Now, the difference between the guys who got afraid, and the ones who remained calm in face of danger, lies in their thought processes.
Neurologists found out that the trainees who gave up during the session, had the wrong picture in their heads- them drowning and being dead.
On the contrary, the guys who passed the test were thinking about only one thing- completing the task.
“Today, our primary weapons systems are our people’s heads. You want to excel in all the physical areas, but the physical is just a prerequisite to be a SEAL. Mental weakness is what actually screens you out”.
-Lieutenant Commander Mike H, executive officer of Seal Team 10.
Sun Tzu, in his book ‘Art Of War’ states that ” Every Battle Is Won Or Lost Before It’s Fought“, and SEALs know the truth in those words.
That’s the reason they are instructed to mentally visualize themselves achieving their target religiously.
Whenever they are being deported to an area for a mission, they don’t babble around nonsense with each other.
Instead they use the time to visualize themselves perfectly executing, and completing their set of objectives,m eliminating their target and going back to their families.
If you have not figured it out yet, the point I am making is this- you have to win the game before it even begins.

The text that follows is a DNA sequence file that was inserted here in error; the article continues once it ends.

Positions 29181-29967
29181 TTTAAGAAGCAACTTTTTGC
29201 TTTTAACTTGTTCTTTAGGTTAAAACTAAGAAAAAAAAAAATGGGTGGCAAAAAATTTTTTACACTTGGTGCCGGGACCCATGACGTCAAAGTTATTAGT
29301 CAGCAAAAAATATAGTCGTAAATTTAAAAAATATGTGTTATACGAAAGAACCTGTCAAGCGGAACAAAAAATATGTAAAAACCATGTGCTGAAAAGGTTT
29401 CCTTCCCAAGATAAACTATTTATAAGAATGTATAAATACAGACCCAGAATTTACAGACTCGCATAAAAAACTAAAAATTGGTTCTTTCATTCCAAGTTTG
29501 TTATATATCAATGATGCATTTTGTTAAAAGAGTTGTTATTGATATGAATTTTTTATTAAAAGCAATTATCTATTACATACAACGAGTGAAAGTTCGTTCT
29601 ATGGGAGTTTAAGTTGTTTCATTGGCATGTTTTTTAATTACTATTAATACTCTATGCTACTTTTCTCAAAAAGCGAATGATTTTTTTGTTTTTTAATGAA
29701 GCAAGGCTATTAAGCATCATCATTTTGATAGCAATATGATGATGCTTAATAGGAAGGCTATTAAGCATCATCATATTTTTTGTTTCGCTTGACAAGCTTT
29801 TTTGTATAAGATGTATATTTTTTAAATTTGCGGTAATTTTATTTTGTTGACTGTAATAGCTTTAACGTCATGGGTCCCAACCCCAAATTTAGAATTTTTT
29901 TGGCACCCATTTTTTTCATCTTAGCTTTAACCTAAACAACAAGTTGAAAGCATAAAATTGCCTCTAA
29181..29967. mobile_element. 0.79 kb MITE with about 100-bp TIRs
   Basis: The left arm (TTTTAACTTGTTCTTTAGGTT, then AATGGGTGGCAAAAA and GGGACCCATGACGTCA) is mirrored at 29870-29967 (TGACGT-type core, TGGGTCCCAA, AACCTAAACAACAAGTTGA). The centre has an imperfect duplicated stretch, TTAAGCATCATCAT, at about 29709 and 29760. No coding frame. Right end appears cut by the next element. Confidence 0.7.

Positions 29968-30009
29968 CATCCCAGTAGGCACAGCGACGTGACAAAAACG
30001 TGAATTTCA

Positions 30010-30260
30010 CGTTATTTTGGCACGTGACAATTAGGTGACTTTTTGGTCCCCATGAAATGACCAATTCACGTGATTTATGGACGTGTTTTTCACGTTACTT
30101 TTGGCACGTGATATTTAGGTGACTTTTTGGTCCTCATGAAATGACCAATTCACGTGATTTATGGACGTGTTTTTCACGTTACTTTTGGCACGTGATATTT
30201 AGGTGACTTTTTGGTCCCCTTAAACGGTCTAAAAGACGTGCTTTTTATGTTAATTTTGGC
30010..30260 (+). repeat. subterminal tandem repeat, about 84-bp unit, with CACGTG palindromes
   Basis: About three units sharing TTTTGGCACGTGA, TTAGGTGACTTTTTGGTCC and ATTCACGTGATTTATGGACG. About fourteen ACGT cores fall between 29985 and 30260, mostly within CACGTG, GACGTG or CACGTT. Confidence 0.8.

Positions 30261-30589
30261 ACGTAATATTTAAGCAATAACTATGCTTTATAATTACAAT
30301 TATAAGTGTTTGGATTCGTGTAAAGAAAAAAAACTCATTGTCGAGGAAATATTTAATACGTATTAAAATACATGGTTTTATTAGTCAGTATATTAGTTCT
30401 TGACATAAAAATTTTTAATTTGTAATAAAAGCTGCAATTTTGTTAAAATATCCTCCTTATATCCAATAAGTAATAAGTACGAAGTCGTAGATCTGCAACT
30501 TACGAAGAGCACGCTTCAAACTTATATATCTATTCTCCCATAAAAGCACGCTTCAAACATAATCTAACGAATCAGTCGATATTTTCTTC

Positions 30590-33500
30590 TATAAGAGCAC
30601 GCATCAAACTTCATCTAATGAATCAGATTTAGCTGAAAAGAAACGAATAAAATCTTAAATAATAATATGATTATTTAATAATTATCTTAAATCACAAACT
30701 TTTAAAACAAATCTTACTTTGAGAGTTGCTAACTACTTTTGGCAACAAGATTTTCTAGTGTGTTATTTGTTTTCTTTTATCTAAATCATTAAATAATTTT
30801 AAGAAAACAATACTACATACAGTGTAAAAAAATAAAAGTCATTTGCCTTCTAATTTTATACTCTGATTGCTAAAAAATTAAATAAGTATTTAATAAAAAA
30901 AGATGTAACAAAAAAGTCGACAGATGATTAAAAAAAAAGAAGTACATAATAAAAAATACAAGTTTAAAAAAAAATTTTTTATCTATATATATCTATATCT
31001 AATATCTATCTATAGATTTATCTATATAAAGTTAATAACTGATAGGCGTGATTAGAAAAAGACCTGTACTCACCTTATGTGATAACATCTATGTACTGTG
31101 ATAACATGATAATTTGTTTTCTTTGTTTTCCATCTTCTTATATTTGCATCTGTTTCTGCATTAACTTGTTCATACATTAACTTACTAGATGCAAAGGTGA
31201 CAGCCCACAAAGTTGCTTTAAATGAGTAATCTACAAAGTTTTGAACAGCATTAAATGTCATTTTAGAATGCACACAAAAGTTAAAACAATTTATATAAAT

Your Mission: Practice visualization.
I discussed about the benefits and the correct procedure for visualization in one of my previous posts. Read it. Practice it. And change your life.
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Not long ago, the SEAL officials observed something rather interesting during the training.
It was noted by the trainers that almost all the guys who came to become the SEAL had the same level of fitness and physical stature, yet only a few of them could survive the hardcore training sessions.
This got the officials curious.
If all the participants were almost physically similar, then what is the secret of the few who pass the tests, while their mates give up?
Things got even more interesting when the trainers observed that there were some guys who were more skinny than the others, and who they thought would not survive a day in the training, ended up graduating the SEAL.